There is something subtly mysterious about the films and photographs of the Danish artist Ulrik Heltoft. Drawing on literary narratives or scientific sources, his works often explore the conceptual and aesthetic potentials of specific technologies. Despite his experimental use of his media, his photography evinces a uniform clear and brilliant quality.
For his exhibition at the Secession, Heltoft has created a new film titled Kabinet. It is based on a piece of social critique that has been adapted for the screen many times: Charles Dickens’s novella A Christmas Carol (1843), in which the confrontation with ghosts inspires the old and stingy businessman Ebenezer Scrooge to open his heart and change his ways. As in many of his projects, Heltoft plays all parts in the film, which focuses on the protagonist’s threefold encounter with his own spirit. He meets himself in the past, present, and future, or in other words, himself as a young man, his present self, and the man he may yet become. The footage showing the protagonist is the same in all three acts, but as his counterpart changes appearances, so does his position in space: the ghost of the past directly faces the camera, whereas the ghost of the present is seen only from behind, and the ghost of the future ambles through the room, singing, in a synthetic voice, “Daisy Bell,” the song the intelligent computer HAL in Kubrick’s science fiction movie 2001: A Space Odyssey sings as it loses its mind when it is shut down.
The film is set in a sparse room furnished only with a writing desk the protagonist often leans on: “The cabinet and writing desk in the video is furniture that I made 20 years ago. I see the writing desk as the computer of the past, the basis of communication, accountancy etc. Perhaps the cabinet is the backup hard drive. It doesn’t contain anything itself, it is a tool or a placeholder for any relevant content.” (Heltoft)
Heltoft probes the workings of illusion both on the psychological level of the reconciliation of selfperception with the perceptions of others and on the visual level. The film seamlessly blends live-action sequences with animated sections while also activating the tension between the aesthetics of historic photography and digital technology. It is toned in black-and-white and was produced in the highresolution format 4K, which yields a wealth of visible detail that engenders a positively uncanny realism.
“The technique is challenging, it does not forgive, everything becomes painstakingly visible. All illusions are revealed (…) If you imagine watching the news in 4K, you would suddenly be able to see that the anchor has lipstick on his teeth or an extending nose hair. I believe that this hyperrealism transforms the conception of the story.” (Heltoft)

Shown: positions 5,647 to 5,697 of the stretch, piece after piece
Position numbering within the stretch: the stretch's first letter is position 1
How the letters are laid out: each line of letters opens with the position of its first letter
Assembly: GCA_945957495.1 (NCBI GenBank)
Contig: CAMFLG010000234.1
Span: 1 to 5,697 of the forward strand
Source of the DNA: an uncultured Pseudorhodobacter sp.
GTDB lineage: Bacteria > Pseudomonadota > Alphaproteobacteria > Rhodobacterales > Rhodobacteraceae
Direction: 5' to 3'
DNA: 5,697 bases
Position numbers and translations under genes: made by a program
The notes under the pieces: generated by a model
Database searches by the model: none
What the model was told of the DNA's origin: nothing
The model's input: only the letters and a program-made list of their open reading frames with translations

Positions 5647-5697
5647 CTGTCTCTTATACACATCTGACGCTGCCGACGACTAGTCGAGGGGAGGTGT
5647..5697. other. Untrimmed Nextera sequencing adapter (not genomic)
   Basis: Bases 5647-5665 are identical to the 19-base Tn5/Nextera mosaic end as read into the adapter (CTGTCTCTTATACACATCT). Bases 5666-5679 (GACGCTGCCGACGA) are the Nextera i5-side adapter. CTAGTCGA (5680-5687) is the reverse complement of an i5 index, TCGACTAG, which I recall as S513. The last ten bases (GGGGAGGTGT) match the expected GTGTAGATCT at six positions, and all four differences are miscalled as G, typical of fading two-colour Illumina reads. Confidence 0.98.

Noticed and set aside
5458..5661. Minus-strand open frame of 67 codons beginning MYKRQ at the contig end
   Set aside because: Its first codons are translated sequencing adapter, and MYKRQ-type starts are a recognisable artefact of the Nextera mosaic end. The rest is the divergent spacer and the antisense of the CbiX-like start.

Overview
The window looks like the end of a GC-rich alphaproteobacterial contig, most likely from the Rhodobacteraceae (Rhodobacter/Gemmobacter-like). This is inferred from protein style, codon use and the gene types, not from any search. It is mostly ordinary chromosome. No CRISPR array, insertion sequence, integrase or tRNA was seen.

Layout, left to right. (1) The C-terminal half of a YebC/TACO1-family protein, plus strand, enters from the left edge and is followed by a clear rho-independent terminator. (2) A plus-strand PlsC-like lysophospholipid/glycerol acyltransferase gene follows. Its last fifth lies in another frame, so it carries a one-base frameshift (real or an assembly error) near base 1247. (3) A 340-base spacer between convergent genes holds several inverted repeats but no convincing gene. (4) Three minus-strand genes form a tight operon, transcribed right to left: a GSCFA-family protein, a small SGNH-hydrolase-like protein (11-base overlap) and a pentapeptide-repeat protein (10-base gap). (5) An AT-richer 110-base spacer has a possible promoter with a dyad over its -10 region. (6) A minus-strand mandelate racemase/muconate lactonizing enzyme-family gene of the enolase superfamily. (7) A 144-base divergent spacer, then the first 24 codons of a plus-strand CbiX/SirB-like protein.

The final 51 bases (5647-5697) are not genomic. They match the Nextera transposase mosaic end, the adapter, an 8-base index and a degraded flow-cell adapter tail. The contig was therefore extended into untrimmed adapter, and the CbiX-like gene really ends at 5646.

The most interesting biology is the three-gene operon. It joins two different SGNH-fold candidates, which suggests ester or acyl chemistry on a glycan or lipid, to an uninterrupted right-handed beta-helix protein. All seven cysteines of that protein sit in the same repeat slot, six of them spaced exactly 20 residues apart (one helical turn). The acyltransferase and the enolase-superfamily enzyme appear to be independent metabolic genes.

As in earlier works, Heltoft uses technology to create ambiguities and construct moments that hover between reality and dream, between phantasm and disillusionment. “I don’t believe in several parallel realities, I think the reality is a composite of many contemporary realities (…) The reality of dreams is what interests me.” (Heltoft)
The hallmark of his oeuvre is the fragmentation of narratives, whose spatial and temporal cohesion disintegrates at the moment we believe we can grasp them. As François Piron notes in his contribution to the catalogue, many of Heltoft’s works adopt “the logic of dreams in which an everyday object, a breath of wind, or the song of a bird enables the dreamer to pass from one world to another. Heltoft’s dreams have a dual structure of beginnings and repetition. (…) The eternal cycle in which past, present, and future mingle, continues to turn, transcending chance and ‘the instability of human affairs’, in the vortex of infinite space.”
Heltoft presents the film Kabinet in dialogue with four photographs that revisit the paradoxes of the perception of time and the theme of impermanence and repetition. They show a sundial just before noon, two men in the snow, a portrait of the American literary scholar Harold Bloom, and the warning Mane Thecel Phares going up in flames. The works are taken from a series based on Raymond Roussel’s Nouvelles Impressions d’Afrique (1932) on which the artist has worked since 2006. To have illustrations made for a book of his poetry, Roussel asked a detective agency to forward fifty-nine sets of instructions to the illustrator Henri-A. Zo, who executed them without knowing anything about their original context. Heltoft adapts the early Surrealist images that resulted for a new century and translates them into the medium of photography.
Invited by the board of the Secession
Curated by Annette Südbeck